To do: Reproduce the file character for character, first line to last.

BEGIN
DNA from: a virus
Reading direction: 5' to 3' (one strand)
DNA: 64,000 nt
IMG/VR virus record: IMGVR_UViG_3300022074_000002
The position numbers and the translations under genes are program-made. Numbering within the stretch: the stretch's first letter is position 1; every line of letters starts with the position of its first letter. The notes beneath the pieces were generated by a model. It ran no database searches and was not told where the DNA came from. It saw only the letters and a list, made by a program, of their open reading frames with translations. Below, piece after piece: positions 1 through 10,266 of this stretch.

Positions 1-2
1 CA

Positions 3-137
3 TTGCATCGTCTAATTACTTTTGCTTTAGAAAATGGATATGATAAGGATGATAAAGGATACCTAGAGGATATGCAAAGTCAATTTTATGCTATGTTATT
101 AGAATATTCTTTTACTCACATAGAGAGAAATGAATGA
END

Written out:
DNA from: a virus
Reading direction: 5' to 3' (one strand)
DNA: 64,000 nt
IMG/VR virus record: IMGVR_UViG_3300022074_000002
The position numbers and the translations under genes are program-made. Numbering within the stretch: the stretch's first letter is position 1; every line of letters starts with the position of its first letter. The notes beneath the pieces were generated by a model. It ran no database searches and was not told where the DNA came from. It saw only the letters and a list, made by a program, of their open reading frames with translations. Below, piece after piece: positions 1 through 10,266 of this stretch.

Positions 1-2
1 CA

Positions 3-137
3 TTGCATCGTCTAATTACTTTTGCTTTAGAAAATGGATATGATAAGGATGATAAAGGATACCTAGAGGATATGCAAAGTCAATTTTATGCTATGTTATT
101 AGAATATTCTTTTACTCACATAGAGAGAAATGAATGA